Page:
The eastern end of Long island has limitless fishable
coastlines, with the Atlantic ocean on the south side,
and Block island sound, gardeners bay and peconic bay
on the north side, the tip of long island harbors some
of the most diverse fly fishing opportunities in the
The "eastern end" of Long island might begin for
some at Moriches bay, which is a marsh, and barrier
beach complex that includes Haven's Estate and Cupsogue
County Park.. Moriches inlet, 53 miles from Montauk
point and about 60 miles from Manhattan, was formed
in 1931, after a massive tropical storm. The inlet
separates the eastern tip of Fire island from the Westhampton
beach barrier island. Moriches bay is a meandering
series of flats, channels and cuts that harbor some
of the best striped bass fly fishing around during
April and May. Squid pour into the bay in droves, and
using some of the areas well know fly tyers, like Mark
Gustavsons' Pearl Squid pattern, can prove to be devastating
Outside the inlet along the near shore beaches of Moriches
towards West Hampton, there is a migration of hungry
stripers following the bait along the northerly migration.
West Hampton fishing is accessed through the beaches
although you need a Southampton beach permit. Still further
east is Shinnecock bay.
A BEAUTIFUL STRIPER
Shinnecock fishes very well in the early season all
the way through the end of the fall in to early winter.
Inside the bay there are expansive flats where the
clear water provides prime sight fishing possibilities.
The flats there can be tricky because there is an enormous
amount of current, so while wading be aware of the
incoming tide. The Ponquogue bridge is a favorite for
anglers of all types. This area fishes well at night
in the day and all throughout the year.
The Inlet was created 1938, during the great hurricane,
and now Shinnecock bay is an anglers paradise with
swift currents and cool water flushing in with the
tides. Shinnecock inlet also has a wonderful jetty
where many fly fishermen await the arrival of the false
albacore. This is one area where fly fishermen can
catch these rocket-like fish from the rocks. It is
tricky place to catch them due to the difficulty of
landing them. The fish trap the bait up against the
jetty and travel in patterns up, down, and around the
jetty. Glenn Mikkelson, a local shore guide and renown
fly tier is considered the master the Shinnecock jetty.
He creates some of the most effective flies for fishing
The sandy beaches from Southampton to Montauk are considered
to be some of the most productive striped bass and bluefish
fishing grounds in the Northeast. There are a series
of freshwater ponds that either open up by force of mother
nature's overflowing and the water creates a small river
through the burm of the beach, or the town will send
in a tractor to facilitate the process. When the freshwater
ponds start pouring out bait into the surf, you can be
sure that the migratory fish find them and there can
be fabulous fishing opportunities when it all comes together.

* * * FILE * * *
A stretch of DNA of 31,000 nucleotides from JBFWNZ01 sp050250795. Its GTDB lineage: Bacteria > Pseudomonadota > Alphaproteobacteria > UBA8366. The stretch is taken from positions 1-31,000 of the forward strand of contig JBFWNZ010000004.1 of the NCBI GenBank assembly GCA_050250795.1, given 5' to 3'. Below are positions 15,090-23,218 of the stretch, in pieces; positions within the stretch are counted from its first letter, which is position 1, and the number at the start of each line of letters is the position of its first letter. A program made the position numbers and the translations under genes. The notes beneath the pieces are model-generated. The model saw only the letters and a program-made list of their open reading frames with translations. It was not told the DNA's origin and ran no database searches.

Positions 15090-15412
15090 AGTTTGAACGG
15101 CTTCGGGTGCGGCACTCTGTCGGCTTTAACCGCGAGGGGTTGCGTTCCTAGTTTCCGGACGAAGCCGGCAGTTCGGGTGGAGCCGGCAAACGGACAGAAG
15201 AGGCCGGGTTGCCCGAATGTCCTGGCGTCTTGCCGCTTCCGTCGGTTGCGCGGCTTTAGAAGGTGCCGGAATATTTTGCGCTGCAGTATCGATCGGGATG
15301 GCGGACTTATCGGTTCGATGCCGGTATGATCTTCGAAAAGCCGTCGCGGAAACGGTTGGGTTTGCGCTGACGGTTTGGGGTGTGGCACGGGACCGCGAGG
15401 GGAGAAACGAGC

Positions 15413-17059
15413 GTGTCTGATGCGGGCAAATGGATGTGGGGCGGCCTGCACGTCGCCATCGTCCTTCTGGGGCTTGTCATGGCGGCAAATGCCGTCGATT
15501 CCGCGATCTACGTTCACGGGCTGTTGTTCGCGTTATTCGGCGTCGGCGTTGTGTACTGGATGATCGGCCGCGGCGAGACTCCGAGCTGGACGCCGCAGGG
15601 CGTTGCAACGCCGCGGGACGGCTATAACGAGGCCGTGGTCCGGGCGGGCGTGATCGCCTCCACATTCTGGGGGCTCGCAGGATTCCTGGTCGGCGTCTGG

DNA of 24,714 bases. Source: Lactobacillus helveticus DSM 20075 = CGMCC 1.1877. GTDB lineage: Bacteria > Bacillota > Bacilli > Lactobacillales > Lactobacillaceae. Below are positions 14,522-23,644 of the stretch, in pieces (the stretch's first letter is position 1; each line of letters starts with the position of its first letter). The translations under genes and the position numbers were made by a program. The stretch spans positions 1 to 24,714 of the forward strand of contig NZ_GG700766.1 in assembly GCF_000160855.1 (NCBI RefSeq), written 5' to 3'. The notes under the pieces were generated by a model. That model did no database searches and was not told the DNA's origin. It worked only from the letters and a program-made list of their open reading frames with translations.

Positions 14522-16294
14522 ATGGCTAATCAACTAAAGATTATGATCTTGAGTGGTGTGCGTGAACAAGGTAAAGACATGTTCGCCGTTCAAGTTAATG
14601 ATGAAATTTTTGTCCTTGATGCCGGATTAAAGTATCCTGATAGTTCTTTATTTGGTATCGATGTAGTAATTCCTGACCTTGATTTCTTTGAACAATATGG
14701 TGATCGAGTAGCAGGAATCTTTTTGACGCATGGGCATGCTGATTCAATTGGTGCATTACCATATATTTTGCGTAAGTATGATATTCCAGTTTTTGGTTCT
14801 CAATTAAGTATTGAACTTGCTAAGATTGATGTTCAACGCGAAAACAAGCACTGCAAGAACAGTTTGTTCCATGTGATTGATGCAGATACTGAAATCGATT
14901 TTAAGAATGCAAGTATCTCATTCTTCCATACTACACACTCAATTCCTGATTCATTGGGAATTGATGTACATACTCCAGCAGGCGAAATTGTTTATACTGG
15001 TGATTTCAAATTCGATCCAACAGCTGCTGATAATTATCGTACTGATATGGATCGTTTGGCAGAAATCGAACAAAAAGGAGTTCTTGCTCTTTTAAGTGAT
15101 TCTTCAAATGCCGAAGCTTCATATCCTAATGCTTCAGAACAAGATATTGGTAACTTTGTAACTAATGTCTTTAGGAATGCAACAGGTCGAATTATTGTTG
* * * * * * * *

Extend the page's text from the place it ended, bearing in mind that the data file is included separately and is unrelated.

ANOTHER NICE STRIPER
There are also a series jetties from Southampton
to East Hampton that can be fished all summer long.
This is a great place to fish if you aren't too familiar
with the layout of the beaches.
Montauk Point is known for its fall blitzes and false
albacore fishing, but Montauk has great fishing all
In the early season, Montauk has a great early run
migration of stripers. They are on shad, and later
sand eels and spearing. In June and July you can practically
have the waters to yourselves. You are going to need
to get permits to drive on the beaches, but you can
park at the lighthouse and walk to the north or south
side of the light, depending on what tide you are fishing.
Tides factor in heavily when fishing the south side
from shore, so be sure to check the tide table and
take in consideration the currents. The south side
has many coves and points that are worthy of giving
a try. Turtle cove, browns, the sewer pipe, the radar,
and Caswells are just a few. The north side is fished
on opposing tides, and knowing when to be on what side
can during what wind at what time of year or key factors
in cracking this fishery.
The Bay side of the Eastern end of Long Island has so
many fishing opportunities that sometimes it can be daunting.
The beaches from Montauk Point to Montauk harbor are
fantastic from about June till December, but the farther
west you go, the earlier in the season you can start
ON THE FLATS
Peconic Bay is the first area that starts to fish
well from a surfcasters and a flats fishermen's perspective.
The waters have started to warm up here first and the
bait has started leaving the estuaries smaller creeks.
Alewives have started their spawn, and the bass have
started their search for food. The big bunker also
starts to show up in the back bay, and big bass start
showing up on the flats. Sometimes big flies work really
well on the flats, and even poppers can prove to be
devastating. Try Joe Blados's crease fly along the
shore line on foggy, cloudy days. You wont be disappointed.
You can start fishing Peconic Bay as early as April,